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Gender relations, "Hindu" nationalism, and NGO responses in India.

Authors
  • Burlet, S
Type
Published Article
Journal
Gender and development
Publication Date
Mar 01, 1999
Volume
7
Issue
1
Pages
40–47
Identifiers
PMID: 12295340
Source
Medline
Keywords
License
Unknown

Abstract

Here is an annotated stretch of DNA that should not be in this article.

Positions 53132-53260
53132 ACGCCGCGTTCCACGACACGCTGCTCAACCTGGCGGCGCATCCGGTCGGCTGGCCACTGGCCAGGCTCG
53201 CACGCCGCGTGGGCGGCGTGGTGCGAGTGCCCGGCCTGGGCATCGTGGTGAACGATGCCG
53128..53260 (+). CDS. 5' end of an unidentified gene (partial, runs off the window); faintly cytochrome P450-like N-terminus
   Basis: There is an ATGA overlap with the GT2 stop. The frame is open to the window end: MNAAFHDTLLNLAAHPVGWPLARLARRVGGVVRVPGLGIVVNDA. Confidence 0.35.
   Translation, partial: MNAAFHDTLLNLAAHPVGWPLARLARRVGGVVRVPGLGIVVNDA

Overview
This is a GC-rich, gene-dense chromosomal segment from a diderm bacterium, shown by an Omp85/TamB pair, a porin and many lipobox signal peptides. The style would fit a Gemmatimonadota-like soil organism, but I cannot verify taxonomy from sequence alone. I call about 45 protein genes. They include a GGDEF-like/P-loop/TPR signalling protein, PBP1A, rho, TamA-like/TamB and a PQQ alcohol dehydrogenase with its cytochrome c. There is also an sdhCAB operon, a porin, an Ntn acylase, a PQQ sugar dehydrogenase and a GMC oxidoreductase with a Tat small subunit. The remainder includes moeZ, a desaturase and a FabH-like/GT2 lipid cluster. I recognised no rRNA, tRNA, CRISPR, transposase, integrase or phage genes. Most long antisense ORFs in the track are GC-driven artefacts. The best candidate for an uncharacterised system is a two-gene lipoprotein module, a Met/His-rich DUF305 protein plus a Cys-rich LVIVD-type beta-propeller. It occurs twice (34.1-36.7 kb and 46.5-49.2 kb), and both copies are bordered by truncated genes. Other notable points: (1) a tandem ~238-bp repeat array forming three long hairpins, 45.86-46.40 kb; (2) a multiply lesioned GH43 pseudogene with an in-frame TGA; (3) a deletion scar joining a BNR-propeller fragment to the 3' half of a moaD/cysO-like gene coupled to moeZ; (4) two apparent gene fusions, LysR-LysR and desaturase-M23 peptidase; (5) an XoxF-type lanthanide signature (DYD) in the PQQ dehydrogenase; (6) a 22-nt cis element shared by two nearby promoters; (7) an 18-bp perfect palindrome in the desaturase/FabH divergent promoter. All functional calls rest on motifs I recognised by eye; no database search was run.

This article explores the strategies employed by nongovernmental organizations (NGOs) to challenge the right wing nationalism that dominates Indian politics. The opposition of the NGOs to the current political climate has evolved a variety of strategies, depending on their links with northern NGOs or international organizations such as the UN, and their reliance on foreign funding. The organizations that have links with international NGO community primarily express their opposition through consciousness raising and networking strategies. Because NGOs activities at the national level have the potential to attract the attention and anger of nationalist actors, many choose to operate at local level for fear of harassment. Some get involved in initiatives such as direct-action campaigns which spring up when violence breaks out in a locality, or immediately afterwards. Another strategy being set up by NGOs is cooperative and cross-community initiatives to encourage as well as build on historic relationships of socioeconomic and political interdependence between Hindus and Muslims. These strategies seek to strengthen people's awareness of the distinction between personal spiritual beliefs, the true character of India's composite culture, and of the religious rhetoric being disseminated by nationalist for the purpose of securing political power. Although much effort has been exerted by these organizations, these strategies have limitations, which are discussed in this paper.

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